Draglines dig the oil sand from the deposit and place it in long piles called windrows. Bucketwheel reclaimers then scoop up the oil sand and drop it on conveyor systems which move it into the extraction plant.
While Syncrude continues to uses this technology today, the draglines and bucketwheels are gradually being replaced by a fleet of large trucks and shovels. In fact, truck-and-shovel mining was introduced to Syncrude in 1980 for overburden removal and in 1984 for oil sands production. Each shovel can place 80 to 100 tons of oil sand into a truck with a single scoop. The trucks carry loads as large as 400 tons. The complete transition to truck and shovel is expected to be completed by 2006.
I am staying at Athabasca Lodge. It is the plebian version of the Beaver River Executive Lodge which is a parking lot away. It is in a forest of dead trees on the banks of the Athabasca River about a fifteen minute bus ride from the work site and the accommodation suits me fine. It's warm, dry, and comfortable enough. My feelings are not shared by the people who have been downgraded from the executive lodge by their employer's cost cutting, but I didn't know a "real chair" was an option. I don't share their sense of loss.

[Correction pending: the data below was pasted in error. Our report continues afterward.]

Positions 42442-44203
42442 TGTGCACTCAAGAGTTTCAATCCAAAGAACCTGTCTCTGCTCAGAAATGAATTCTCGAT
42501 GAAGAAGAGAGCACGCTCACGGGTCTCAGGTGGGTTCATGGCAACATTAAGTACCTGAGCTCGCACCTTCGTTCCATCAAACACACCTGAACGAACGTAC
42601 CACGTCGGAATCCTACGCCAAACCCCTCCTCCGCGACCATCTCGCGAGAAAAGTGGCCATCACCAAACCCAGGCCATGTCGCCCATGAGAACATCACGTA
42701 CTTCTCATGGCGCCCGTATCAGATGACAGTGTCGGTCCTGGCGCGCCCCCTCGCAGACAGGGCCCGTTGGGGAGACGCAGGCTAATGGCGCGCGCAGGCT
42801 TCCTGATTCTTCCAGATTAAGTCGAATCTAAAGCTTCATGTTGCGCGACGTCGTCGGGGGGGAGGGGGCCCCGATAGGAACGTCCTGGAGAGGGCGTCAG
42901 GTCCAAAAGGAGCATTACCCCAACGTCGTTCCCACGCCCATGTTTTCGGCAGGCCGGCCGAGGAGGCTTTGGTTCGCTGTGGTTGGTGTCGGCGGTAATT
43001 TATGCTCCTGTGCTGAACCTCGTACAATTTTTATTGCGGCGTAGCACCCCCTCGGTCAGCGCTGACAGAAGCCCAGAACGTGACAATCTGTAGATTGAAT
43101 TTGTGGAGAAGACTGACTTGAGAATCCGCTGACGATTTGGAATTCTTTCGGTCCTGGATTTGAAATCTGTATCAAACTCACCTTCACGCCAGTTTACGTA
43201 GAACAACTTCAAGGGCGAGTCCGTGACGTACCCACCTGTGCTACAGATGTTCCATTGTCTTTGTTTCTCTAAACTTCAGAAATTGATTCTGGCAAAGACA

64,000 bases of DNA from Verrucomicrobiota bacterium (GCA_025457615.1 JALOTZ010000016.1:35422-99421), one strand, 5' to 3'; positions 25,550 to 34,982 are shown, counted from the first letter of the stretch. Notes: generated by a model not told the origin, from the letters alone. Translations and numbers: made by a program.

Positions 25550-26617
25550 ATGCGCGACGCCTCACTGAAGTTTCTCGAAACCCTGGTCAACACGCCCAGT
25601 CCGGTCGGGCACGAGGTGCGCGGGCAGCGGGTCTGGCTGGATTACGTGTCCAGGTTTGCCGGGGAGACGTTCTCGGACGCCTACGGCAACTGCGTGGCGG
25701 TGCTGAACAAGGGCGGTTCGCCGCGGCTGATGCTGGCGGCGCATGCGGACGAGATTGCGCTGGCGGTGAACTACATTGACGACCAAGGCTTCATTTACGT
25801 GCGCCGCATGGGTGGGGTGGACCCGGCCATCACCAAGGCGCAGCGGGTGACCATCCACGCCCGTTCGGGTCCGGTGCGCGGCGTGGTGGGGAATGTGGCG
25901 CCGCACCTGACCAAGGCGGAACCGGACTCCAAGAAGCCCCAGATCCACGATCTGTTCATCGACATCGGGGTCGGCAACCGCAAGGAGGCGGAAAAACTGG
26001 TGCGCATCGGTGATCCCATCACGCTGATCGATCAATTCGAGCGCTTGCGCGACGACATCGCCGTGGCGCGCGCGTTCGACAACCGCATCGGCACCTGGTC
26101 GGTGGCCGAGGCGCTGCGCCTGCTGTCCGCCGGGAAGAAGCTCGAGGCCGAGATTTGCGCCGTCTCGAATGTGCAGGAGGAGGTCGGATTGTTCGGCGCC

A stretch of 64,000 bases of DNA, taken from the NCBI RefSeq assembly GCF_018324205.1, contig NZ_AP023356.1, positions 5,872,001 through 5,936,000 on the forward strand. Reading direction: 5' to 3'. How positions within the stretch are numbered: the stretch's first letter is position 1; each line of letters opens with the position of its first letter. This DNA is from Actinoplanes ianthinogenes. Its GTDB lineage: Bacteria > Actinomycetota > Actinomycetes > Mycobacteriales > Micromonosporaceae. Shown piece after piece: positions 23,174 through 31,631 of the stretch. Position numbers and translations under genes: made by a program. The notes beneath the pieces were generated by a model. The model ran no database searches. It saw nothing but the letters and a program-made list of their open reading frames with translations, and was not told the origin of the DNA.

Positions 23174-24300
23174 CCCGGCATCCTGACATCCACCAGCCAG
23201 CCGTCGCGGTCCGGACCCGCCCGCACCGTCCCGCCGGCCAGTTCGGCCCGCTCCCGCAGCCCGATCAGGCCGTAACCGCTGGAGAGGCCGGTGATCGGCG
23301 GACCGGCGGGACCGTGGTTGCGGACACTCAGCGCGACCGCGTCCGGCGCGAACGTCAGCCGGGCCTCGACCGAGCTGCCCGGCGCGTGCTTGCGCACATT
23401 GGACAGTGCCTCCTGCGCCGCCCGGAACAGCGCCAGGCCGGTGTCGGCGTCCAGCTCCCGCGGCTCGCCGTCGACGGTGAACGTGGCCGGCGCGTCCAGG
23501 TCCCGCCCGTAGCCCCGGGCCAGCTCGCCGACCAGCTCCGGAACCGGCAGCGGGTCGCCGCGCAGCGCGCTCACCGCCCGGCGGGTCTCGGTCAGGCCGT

To get an idea of the room, check out the pictures on the internet of Karlheinz Shreiber's new digs in a German prison. Much the same. I have more storage. He has a sink and a toilet in the room and a shower down the hall. I only have the sink and the toilet and shower are in an adjoining room and are shared. I have been told somewhat wistfully that the Beaver River Executive Lodge has private, not shared, bathrooms. My co-tenant seems to be on dayshift and on opposite weekends off so there has been hardly any interaction and no conflicts so I am happy. Oh! Back to Herr Shreiber - I am free to come and go as I please. Priceless!
I am in wing 13. In somewhat misplaced superstition there is a wing 13 and a wing 15, but no wing 14. Odd.
Life Occurs Every Second Weekend